Apple today agreed to pay $32.5 million to settle complaints the Federal Trade Commission said the company billed consumers for millions of dollars of charges incurred by children in kids' mobile apps without their parents' consent.
"As alleged in the Commission's complaint, Apple violated this basic principle by failing to inform parents that, by entering a password, they were permitting a charge for virtual goods or currency to be used by their child in playing a children's app and at the same time triggering a 15-minute window during which their child could make unlimited additional purchases without further parental action. As a consequence, at least tens of thousands of parents have incurred millions of dollars in unauthorized charges thatthey could not readily have avoided. Apple, however, could have prevented these unwanted purchases by including a few words on an existing prompt, without disrupting the in-app user experience," the FTC stated.
The settlement will also make Apple change its billing practices to ensure that it has obtained express, informed consent from consumers before charging them for items sold in mobile apps.
+More on Network World: 17 hot new wearable computers | The weirdest, wackiest and coolest sci/tech stories of 2013 +
The FTC's complaint alleges that Apple violated the FTC Act by failing to tell parents that by entering a password they were approving a single in-app purchase and also 15 minutes of additional unlimited purchases their children could make without further action by the parent.
Apple offers many kids' apps in its App Store that allow users to incur charges within the apps. Many of these charges are for virtual items or currency used in playing a game. These charges generally range from 99 cents to $99.99 per in-app charge, the FTC stated.The complaint alleges that Apple does not inform account holders that entering their password will open a 15-minute window in which children can incur unlimited charges with no further action from the account holder. In addition, according to the complaint, Apple has often presented a screen with a prompt for a parent to enter his password in a kids' app without explaining to the account holder that password entry would finalize any purchase at all.
In its complaint, the FTC notes that Apple received at least tens of thousands of complaints about unauthorized in-app purchases by children. One consumer reported that her daughter had spent $2,600 in the app "Tap Pet Hotel," and other consumers reported unauthorized purchases by children totaling more than $500 in the apps "Dragon Story" and "Tiny Zoo Friends." According to the complaint, consumers have reported millions of dollars in unauthorized charges to Apple.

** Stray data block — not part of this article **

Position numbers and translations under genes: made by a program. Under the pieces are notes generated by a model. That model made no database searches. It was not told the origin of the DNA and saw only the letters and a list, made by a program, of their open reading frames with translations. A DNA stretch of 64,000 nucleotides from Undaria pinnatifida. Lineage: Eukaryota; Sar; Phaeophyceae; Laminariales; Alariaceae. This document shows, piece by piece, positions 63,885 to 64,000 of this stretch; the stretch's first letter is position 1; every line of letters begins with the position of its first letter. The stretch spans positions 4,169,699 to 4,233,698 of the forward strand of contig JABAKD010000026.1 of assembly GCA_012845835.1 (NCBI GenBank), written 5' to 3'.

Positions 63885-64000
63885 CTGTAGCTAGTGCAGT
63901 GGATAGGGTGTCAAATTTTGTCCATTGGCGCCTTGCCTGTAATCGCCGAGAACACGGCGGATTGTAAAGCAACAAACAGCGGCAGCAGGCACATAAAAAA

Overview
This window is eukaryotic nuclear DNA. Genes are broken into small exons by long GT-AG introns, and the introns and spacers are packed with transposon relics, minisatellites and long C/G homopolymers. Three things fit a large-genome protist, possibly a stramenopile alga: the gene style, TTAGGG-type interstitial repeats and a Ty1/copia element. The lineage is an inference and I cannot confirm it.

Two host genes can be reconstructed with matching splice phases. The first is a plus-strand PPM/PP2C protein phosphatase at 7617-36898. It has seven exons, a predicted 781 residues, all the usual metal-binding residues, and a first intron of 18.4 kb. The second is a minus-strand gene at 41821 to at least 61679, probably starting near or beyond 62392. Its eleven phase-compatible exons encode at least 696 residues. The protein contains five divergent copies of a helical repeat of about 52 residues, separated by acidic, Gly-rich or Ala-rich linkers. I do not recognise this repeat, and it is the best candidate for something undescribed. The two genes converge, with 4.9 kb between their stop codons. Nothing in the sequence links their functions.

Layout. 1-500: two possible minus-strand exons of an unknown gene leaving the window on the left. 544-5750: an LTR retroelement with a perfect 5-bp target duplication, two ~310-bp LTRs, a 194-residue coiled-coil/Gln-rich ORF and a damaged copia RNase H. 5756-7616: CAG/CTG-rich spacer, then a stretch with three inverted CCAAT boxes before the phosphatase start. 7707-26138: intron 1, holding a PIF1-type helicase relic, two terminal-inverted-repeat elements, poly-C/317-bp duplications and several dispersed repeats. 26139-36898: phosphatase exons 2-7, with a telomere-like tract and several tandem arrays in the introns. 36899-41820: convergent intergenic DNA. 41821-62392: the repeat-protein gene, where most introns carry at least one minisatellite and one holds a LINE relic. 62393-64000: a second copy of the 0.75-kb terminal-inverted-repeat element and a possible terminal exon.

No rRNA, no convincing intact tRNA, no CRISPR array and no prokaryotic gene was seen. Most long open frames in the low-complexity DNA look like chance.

Under the settlement, Apple will be required to provide full refunds, totaling a minimum of $32.5 million, to consumers who were billed for in-app charges that were incurred by children and were either accidental or not authorized by the consumer. Apple must make these refunds promptly, upon request from an account holder. Apple is required to give notice of the availability of refunds to all consumers charged for in-app charges with instructions on how to obtain a refund for unauthorized purchases by kids. Should Apple issue less than $32.5 million in refunds to consumers within the 12 months after the settlement becomes final, the company must remit the balance to the Commission.
In a memo from Apple CEO Tim Cook, obtained by website 9to5Mac, Cook states:
"Last year, we set out to refund any in-app purchase which may have been made without a parent's permission. We wanted to reach every customer who might have been affected, so we sent emails to 28 million App Store customers anyone who had made an in-app purchase in a game designed for kids. When some emails bounced, we mailed the parents postcards. In all, we received 37,000 claims and we will be reimbursing each one as promised.
"From the very beginning, protecting children has been a top priority for the App Store team and everyone at Apple. The store is thoughtfully curated, and we hold app developers to Apple's own high standards of security, privacy, usefulness and decency, among others. The parental controls in iOS are strong, intuitive and customizable, and we've continued to add ways for parents to protect their children. These controls go far beyond the features of other mobile device and OS makers, most of whom don't even review the apps they sell to children.
It doesn't feel right for the FTC to sue over a case that had already been settled. To us, it smacked of double jeopardy. However, the consent decree the FTC proposed does not require us to do anything we weren't already going to do, so we decided to accept it rather than take on a long and distracting legal fight."
Interestingly, one of the FTC's own commissioners issued a dissenting opinion about the settlement.
Commissioner Joshua Wright stated: "There is no disagreement that the overwhelming majority of consumers use the very same mechanism to make purchases and that those charges are properly authorized. The injury in this case is limited to an extremely smalland arguably, diminishing subset of consumers. The Commission, under the rubric of "unfair acts and practices," substitutes its own judgment for a private firm's decisions as to how to design its product to satisfy as many users as possible, and requires a company to revamp an otherwise indisputably legitimate business practice. Given the apparent benefits to some consumers and to competition from Apple's allegedly unfair practices, I believe the Commission should have conducted a much more robust analysis to determine whether the injury to this small group of consumers justifies the finding of unfairness and the imposition of a remedy."
Read more about anti-malware in Network World's Anti-malware section.